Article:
Jerico 150th – God’s Word Is Everything.
Jerico Lutheran Church 150th Anniversary – Rev. Craig A. Ferkenstad sermon
Text: Psalm 119:105
The view from here is great! You are a sight for sore eyes. We’ve all grown just a little older over the years. I’m no longer the school boy hiding under one of the back pews because Pastor Tweit heard us kids running in the church. You’re no longer the group of fathers who needed to make a concerted effort to bring your families to church by hooking-up the buggies, putting blankets over your children and driving the horses to church. You’re no longer the same ladies’ who hand varnished all of wood on the basement walls.
But, actually, you are looking pretty good for your age. You are 150 years old. But how do you feel? Do you feel old? Do have aches and pains? Do you feel weak? Many things have changed in 150 years.
I. God’s Word was everything to them
150 years ago this was a young and energetic congregation. This was open land that was just being settled. Ten Norwegian families had just arrived and began to build their log cabins. This Norwegian settlement has the distinction of being settled from the west. These immigrant first had settled in Wisconsin but had moved to south-eastern South Dakota. This was in 1863 during the Civil War. They did not feel safe there and fled to the east. As Pastor H. M. Tjernagel wrote: ”The old covered wagon, sunbaked and rickety, was hurriedly loaded, the oxen hooked on and the flight, at a snails pace, was on.” In their retreat they had to cross the length of Iowa, which was then practically uninhabited since Iowa had been a state for less than twenty years . They settled along the Crane Creek because here they found a large tract of land that was unoccupied because of the light soil. Soon they were joined by other emigrants from Norway. In fact, this settlement grew quite rapidly and became the largest settlement of emigrants from Jostedal, Norway in the United States.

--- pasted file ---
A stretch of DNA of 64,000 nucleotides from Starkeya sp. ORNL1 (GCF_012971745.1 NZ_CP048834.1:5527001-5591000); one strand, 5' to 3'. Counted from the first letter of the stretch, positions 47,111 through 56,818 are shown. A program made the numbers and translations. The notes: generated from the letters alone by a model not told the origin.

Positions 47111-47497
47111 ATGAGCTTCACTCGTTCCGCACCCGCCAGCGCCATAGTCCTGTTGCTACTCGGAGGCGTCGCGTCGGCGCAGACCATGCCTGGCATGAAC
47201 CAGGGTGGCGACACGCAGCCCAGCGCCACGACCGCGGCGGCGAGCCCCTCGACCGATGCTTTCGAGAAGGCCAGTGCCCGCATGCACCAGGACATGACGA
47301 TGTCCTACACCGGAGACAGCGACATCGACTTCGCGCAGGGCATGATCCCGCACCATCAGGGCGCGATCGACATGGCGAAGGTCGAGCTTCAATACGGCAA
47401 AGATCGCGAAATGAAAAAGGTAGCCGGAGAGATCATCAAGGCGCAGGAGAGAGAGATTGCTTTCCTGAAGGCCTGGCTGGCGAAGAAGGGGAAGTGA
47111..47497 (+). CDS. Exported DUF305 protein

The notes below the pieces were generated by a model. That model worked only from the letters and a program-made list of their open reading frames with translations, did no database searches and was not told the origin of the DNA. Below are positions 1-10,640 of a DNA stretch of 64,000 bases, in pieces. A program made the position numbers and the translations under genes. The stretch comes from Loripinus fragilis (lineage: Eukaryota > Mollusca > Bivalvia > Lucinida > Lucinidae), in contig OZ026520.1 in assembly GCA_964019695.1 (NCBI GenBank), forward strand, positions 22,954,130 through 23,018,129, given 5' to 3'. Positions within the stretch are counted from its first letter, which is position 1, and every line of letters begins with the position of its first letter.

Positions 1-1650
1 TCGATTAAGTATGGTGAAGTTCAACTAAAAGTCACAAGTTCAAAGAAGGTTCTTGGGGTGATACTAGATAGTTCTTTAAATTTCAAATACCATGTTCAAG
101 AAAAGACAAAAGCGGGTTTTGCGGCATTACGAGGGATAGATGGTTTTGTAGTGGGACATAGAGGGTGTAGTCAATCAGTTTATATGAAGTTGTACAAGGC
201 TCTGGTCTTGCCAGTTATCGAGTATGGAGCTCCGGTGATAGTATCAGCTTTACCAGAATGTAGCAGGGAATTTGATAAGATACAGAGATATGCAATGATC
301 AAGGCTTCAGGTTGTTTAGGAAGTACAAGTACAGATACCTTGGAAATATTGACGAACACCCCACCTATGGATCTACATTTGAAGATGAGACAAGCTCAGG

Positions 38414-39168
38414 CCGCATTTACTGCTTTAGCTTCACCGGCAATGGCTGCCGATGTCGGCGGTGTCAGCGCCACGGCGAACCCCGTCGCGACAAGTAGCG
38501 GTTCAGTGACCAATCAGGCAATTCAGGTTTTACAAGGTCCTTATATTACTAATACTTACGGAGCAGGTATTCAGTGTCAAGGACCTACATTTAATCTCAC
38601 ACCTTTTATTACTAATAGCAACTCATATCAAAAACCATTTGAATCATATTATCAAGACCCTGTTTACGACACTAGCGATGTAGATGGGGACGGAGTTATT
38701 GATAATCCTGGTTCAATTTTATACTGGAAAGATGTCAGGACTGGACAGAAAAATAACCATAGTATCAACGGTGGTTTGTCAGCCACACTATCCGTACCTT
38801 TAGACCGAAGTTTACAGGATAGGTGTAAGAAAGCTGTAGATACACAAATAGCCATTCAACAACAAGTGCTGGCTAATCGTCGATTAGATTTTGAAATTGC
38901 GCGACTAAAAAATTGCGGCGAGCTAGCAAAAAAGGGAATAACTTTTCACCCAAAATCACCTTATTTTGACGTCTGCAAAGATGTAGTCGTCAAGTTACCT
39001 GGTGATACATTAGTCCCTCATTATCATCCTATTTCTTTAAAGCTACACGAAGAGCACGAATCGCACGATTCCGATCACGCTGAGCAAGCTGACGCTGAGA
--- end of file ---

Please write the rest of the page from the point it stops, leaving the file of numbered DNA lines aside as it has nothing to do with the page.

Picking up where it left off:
These fathers and mothers had left their families and friends. They had left their houses and worldly possessions to come to Iowa. All that they had was packed into one or two wooden painted trunks. In those trunks they had a few clothes and maybe some kind of food that would not spoil. But they also packed the Bible, the catechism, and a hymnbook. As one early immigrant said, “It is all that I have.” God’s Word was everything to them.
The struggle between fear and the faith that lived in their hearts must have been so great that they might have thought it would tear them apart. They came here as struggling and frustrated people. They saw their own shortcomings and sins. No doubt they shared the conviction of Martin Luther who, on his deathbed, uttered “We are beggars all.” We do not deserve God’s grace or favor. We deserve only death and punishment.
Just like the Old Testament psalmist, they felt as if they were walking in a land of darkness; and they turned to God’s Word. The psalmist says [God’s Word] is a lamp to my feet. At the time when the psalmist wrote the words our text, if the people wanted to walk in the darkness of the night, they carried a lantern with them so that they would not fall into a ditch or stumble on a tree stump. The lantern gave a light for their feet. The psalmist then makes this parallel: he says that God’s Word (the Bible) is the lamp that lights our way. This is so that we do not fall into “misbelief, despair and other shameful sin and vice [but] though we be thus tempted, that we may still in the end overcome and retain the victory” [Martin Luther’s explanation of the Sixth Petition]. These Norwegian Lutheran pioneers contacted Pastor Ulrick Vilhelm Koren who helped them establish a congregation.* They began to construct a church building where God’s Word would shine upon their feet and guide them.